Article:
Wednesday, December 23, 2009

Christmas is About Hope

Every Christmas, I go on a mini crusade against too much consumerism, too much Santa, too much stress and too little Christ. It’s not much of a crusade, because I’m just as guilty of those things as anyone else. Perhaps even more so. I guess I feel that, if I complain about it, it will somehow make me feel better. So as I shout out Merry Christmas to the world, I add a PS – But you’re getting it all wrong. Despite the fact that I’m getting it wrong myself.

Christmas should be a time of love, joy, peace and hope. I’ve turned into an excuse to point out the world’s faults.

I tend to point out the world’s faults quite a bit. I love to wag my finger at the world and say you’re getting it all wrong. I don’t do this because I need a hobby and finger-pointing seemed like an inexpensive one to choose. I do this because I do really believe that the world gets it terribly wrong sometimes. We place emphasis on materialism and success and downplay love and sacrifice. We judge things by scientific facts and evidence, and lose our ability to appreciate mystery and the sacred. But anyway, this is not meant to be another post about what’s wrong with the world.

And when I say the world has got it wrong, I include myself in that. I have it wrong just as much as the world does. Christ is so important in my life – at least that’s what I say – yet there are many occasions, each and every single day, when I fail to show that he is important. I do the things I don’t want to do and I fail to do the things I should be doing. The way I live is so far from the way I actually want to live.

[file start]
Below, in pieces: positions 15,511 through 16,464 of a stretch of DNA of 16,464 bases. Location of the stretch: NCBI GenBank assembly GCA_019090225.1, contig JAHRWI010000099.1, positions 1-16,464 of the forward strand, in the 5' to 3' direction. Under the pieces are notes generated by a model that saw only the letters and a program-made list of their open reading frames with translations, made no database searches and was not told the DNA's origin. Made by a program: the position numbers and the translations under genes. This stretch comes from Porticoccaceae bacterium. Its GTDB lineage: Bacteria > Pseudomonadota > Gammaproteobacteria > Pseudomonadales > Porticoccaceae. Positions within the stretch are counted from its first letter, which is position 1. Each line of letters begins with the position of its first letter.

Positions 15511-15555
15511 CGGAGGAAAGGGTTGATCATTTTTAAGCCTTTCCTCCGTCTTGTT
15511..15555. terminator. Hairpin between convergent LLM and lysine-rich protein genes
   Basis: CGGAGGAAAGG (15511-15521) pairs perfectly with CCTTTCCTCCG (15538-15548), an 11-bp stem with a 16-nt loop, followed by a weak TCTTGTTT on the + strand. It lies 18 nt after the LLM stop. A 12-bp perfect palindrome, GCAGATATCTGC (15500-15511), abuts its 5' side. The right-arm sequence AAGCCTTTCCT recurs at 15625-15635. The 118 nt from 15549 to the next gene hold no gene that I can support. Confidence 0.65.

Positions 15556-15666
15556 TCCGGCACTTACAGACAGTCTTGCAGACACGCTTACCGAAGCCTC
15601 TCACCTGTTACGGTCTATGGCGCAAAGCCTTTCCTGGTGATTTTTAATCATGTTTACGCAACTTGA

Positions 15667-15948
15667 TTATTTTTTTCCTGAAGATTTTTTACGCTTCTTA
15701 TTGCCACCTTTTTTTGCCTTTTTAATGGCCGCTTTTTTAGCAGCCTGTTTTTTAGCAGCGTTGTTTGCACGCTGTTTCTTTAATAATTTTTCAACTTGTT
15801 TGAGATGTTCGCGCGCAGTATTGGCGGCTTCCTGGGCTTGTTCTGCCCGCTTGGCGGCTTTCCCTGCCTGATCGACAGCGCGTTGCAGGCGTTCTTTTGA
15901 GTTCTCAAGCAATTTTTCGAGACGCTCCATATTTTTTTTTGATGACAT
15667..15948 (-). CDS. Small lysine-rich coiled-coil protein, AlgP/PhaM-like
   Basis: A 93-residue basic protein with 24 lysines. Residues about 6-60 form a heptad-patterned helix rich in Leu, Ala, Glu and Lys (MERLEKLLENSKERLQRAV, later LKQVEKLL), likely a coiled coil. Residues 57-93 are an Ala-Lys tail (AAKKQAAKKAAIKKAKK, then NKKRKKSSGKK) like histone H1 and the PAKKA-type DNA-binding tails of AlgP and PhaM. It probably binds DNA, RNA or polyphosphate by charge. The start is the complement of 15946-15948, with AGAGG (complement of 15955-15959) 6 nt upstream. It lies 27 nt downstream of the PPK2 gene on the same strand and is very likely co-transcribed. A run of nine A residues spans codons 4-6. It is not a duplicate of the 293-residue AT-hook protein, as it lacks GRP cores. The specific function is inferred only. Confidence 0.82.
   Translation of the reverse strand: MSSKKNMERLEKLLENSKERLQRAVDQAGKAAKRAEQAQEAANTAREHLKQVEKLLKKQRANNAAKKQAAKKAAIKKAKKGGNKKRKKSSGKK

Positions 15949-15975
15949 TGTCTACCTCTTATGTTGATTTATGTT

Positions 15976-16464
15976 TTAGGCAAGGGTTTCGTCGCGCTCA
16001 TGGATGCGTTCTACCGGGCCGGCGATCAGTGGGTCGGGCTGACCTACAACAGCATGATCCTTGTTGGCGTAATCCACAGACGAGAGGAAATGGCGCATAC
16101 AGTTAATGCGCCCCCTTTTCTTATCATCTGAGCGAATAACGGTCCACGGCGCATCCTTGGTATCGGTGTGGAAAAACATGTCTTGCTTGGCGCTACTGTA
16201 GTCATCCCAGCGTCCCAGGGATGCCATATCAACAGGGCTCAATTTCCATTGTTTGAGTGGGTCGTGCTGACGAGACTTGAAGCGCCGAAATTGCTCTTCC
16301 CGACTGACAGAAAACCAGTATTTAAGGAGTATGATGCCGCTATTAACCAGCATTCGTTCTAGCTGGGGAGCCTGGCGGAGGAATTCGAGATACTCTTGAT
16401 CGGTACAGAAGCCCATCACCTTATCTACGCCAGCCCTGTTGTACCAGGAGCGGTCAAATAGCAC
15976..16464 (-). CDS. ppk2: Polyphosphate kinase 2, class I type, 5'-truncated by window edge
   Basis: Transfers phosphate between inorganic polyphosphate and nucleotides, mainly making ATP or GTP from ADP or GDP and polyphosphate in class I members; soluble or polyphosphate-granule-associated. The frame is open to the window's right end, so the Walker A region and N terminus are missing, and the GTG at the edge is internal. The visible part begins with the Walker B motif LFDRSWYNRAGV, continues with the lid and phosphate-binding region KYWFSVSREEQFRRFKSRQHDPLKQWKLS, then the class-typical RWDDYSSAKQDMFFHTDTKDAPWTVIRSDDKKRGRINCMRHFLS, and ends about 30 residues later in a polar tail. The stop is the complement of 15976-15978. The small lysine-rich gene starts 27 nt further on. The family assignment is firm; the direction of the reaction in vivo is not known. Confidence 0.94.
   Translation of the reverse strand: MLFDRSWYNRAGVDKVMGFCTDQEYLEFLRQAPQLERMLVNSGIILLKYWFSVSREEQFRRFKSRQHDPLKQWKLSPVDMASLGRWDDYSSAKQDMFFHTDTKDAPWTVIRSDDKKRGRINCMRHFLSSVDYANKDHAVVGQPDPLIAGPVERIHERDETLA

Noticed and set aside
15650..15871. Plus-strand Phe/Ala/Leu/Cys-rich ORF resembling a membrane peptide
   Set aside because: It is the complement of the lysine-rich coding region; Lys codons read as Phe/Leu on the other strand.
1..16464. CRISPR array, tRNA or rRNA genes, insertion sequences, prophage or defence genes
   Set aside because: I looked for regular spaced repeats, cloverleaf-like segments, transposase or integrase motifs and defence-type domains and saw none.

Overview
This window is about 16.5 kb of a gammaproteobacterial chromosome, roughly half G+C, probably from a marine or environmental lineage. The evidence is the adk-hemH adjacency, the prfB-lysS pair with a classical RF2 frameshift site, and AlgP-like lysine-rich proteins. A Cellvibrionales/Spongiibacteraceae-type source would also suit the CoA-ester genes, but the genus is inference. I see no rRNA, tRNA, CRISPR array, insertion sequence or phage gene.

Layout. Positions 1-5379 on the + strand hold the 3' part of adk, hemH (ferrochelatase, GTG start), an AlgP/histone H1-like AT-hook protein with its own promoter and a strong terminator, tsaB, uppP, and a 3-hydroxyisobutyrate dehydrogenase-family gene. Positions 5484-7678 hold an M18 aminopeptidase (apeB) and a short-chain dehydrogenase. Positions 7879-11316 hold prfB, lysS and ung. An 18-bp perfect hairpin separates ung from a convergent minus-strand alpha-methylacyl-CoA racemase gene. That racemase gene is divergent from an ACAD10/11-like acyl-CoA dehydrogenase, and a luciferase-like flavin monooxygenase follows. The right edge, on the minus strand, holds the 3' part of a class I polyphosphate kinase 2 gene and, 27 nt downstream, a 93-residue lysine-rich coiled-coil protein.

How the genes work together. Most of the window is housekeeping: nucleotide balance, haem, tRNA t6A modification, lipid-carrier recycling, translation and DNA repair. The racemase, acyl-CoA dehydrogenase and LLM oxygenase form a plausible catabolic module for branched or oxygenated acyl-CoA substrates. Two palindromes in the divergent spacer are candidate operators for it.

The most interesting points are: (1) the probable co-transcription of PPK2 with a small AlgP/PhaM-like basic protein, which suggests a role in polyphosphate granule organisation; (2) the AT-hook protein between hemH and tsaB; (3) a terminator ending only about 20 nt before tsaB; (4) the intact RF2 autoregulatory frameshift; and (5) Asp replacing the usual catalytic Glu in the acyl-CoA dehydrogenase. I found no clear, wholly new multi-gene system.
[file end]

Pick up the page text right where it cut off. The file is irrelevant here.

When I look at how the world gets it wrong, I sometimes get angry. My children are pretty used to suddenly seeing me argue with the TV, when I’ve heard something on the news that I disagree with. Now, they’ve even started doing it themselves.

Sometimes, though, I just get depressed. This is particularly the case when it comes to my own faults. It is hard to continually feel as though I am failing in what I want to do.
Sometimes the situation just seems hopeless. The world has got it so far wrong that it seems impossible they will ever get it right. The problems are too big. People’s attitudes are too wrong. And my own life seems like a never-ending attempt to live the right way and never getting there. It just can’t be fixed. Why even bother trying?

But then Christmas comes and with it comes a message of hope. I’m sure you know that Christmas is not just about Santa and presents. But it’s not even just about Jesus being born. It’s about God’s Son being born. It’s about God taking on human form. Not so that He could have a short trip to Earth for a while to see what it was like. But because we were in a hopeless situation and we needed help. We were never going to get it right. We were never going to be good enough. So instead of giving up hope on the whole human race, God did something truly amazing. He sent his Son to give hope to the whole human race.

Recently, a boy was sent for psychological evaluation, after his teacher asked him to draw a picture of what Christmas meant for him and he drew a picture of Jesus on the cross. (I didn’t see this on the news, but I was arguing with my computer for a while. Why does the world get it so – oh, forget it.) At the risk of having my son sent in for psychological evaluation too, he made the same mistake. The other day he said, ‘Christmas is not about Santa. It’s about Jesus dying on the cross.’ My eldest son laughed in his ‘I’m an older brother and so much smarter’ laugh and said, ‘Christmas is not about Jesus dying on the cross. It’s about Jesus being born.’ But I told him that Christmas is about Jesus dying on the cross. It’s also about Jesus’ resurrection. Because the ending is what makes the beginning so special. At Christmastime, we must not only remember that Jesus was born, we must remember why He was born.